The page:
BELCHERTOWN – The Board of Selectmen approved the layout and easement of Berkshire and Whitlock Way on the grounds of the former Belchertown State School as public ways.
Director of Public Works Steven Williams, who appeared before the board on Monday, Jan. 26, said the approvals would qualify the roads for state maintenance aid and provide legal frontage for future real estate transactions.
Williams worked to obtain the necessary easements with the town’s Economic Development and Industrial Commission. The property line of Berkshire Way is split between the EDIC and Belchertown, therefore, an easement is needed.
The board, in separate votes, approved their intention for the layout the public ways and then approved the easements. With the board’s approval of both measures, the Planning Board will have 45-days to review and endorse the plans.
The plans will then go back to the selectmen for their final approval on the road layouts. Any plans will have to be voted on by residents at the Town Meeting in May.
Selectmen Jim Barry thanked Williams and those who worked on the layouts and in obtaining the easements.
“This boundary-line between the EDIC property and the town property was kind of drawn down the middle of the road years ago because someone at the time thought it was a good idea for a boundary-line,” said Barry.
Barry said the boundary-line interfered with development of some of the properties. He said Williams and others got the “ball rolling” in seeking the necessary changes from the EDIC. “We probably could have done this five-years-ago,” said Barry.
Endorse Howard Street Sewer Project Amendment
The board approved an amendment to increase funding for the Howard Street Project. The selectmen approved $10,333.00 for additional work repairs on the sewer replacement project.
The actual increase for the project is $95,013.00, which revises the cost for engineering supervision to $317,546.00. Tighe & Bond of Westfield oversees the engineering aspect.
According to Town Administrator Gary Brougham, the town was about to seek a change order on the project and, instead, put the project out-for-bid for current pricing. The result, he said, saved the town upwards to $200,000.
“The market is primed right now for this type of work,” said Brougham. “Even though it sounds like a bad time to be moving forward for the finances of the town, it’s the right time to be moving forward for the economy and certainly the market. Take advantage of the market.”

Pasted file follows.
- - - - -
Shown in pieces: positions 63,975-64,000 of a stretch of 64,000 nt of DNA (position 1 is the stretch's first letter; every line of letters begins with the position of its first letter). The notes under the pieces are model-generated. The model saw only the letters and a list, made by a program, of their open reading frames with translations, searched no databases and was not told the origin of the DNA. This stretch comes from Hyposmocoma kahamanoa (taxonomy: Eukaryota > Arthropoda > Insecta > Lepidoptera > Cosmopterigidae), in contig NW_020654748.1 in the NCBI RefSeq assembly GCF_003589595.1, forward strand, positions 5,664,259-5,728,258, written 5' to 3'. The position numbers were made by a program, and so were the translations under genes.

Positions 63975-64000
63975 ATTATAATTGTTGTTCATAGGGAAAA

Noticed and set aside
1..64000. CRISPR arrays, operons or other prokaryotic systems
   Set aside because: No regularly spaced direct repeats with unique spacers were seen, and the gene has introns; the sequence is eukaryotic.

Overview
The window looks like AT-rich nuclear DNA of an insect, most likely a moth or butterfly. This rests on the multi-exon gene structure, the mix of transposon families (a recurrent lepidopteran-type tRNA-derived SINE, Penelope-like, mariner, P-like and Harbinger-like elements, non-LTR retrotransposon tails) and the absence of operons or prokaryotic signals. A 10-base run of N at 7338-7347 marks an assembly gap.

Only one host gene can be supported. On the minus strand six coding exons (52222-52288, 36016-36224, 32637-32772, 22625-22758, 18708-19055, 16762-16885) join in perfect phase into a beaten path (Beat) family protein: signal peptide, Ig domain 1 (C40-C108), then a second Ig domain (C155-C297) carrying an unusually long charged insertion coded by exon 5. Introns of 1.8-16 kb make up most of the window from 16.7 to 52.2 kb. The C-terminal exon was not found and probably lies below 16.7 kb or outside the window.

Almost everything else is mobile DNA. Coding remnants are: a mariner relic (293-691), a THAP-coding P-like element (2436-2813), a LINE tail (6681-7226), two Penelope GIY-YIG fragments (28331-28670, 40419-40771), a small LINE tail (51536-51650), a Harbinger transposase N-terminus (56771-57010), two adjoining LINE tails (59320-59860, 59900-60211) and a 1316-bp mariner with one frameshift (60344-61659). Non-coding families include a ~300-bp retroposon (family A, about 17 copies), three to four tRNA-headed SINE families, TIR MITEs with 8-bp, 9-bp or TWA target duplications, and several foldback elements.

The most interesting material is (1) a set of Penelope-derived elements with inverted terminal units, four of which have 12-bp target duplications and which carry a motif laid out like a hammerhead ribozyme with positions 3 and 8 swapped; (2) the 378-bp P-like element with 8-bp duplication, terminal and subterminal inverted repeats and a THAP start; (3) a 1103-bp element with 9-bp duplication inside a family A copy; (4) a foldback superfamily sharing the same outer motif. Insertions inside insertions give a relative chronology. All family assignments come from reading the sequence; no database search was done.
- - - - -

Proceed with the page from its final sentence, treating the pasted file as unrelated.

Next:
Howard Street is the next phase in the Jackson Street Sewer Interceptor Project. Once the weather clears, work will begin.
Selectman Gerald A. Grasso recused himself from discussions and approval of the amendment. Grasso is employed by the Mass. Environmental Protection Agency.
Designate Trench Permitting Authority
Selectmen designated the Director of Inspection Services to oversee the issuance of permits for trench requests. Mass. General Law 82A, known as “Jackie’s Law,” enforces compliance on excavation and trench safety.
Jaclyn Moore, 4-years-old, was buried when an unattended backyard trench collapsed on top of her.
The law requires that excavators obtain a permit before work can begin, it establishes standards for securing unattended trenches, and allows the Mass. Department of Public Safety to issue fines for violations of the regulations.
The permit requires that a “competent” person be listed at the issuance. The person must have a hoisting license, insurance of $100,000 individual and $300,000 aggregate for the client.
Anytime there is an excavation deeper than three-feet that is narrow in relation to its length, it is considered a trench. If the trench is wider than 15-feet, it is exempt, according to Steven Williams.
“The real need of this regulation is not to inconvenience people, it’s to protect innocent bystanders from unattended trenches,” said Williams.
The trench must be guarded by a supervisor onsite during excavation. If the trench is left unattended, the excavator must have either a six-foot fence with gaps no greater than four-inches around it or the trench must be covered with a thick, steel road plate.
Paul Adzima, the current Director of Inspection Services, will be the official permitting authority for the town. A standardized form and fee will have to established, as well as a local bylaw for civil enforcement.
The selectmen approved the appointment of April Czupryna to the Family Center Committee. Her term expires on June 30, 2011.
The board appointed Ken Dorey and Juanita Holler to the Belchertown EDIC. Dorey will serve as the low-income representative and Holler will serve as an associate member on the EDIC.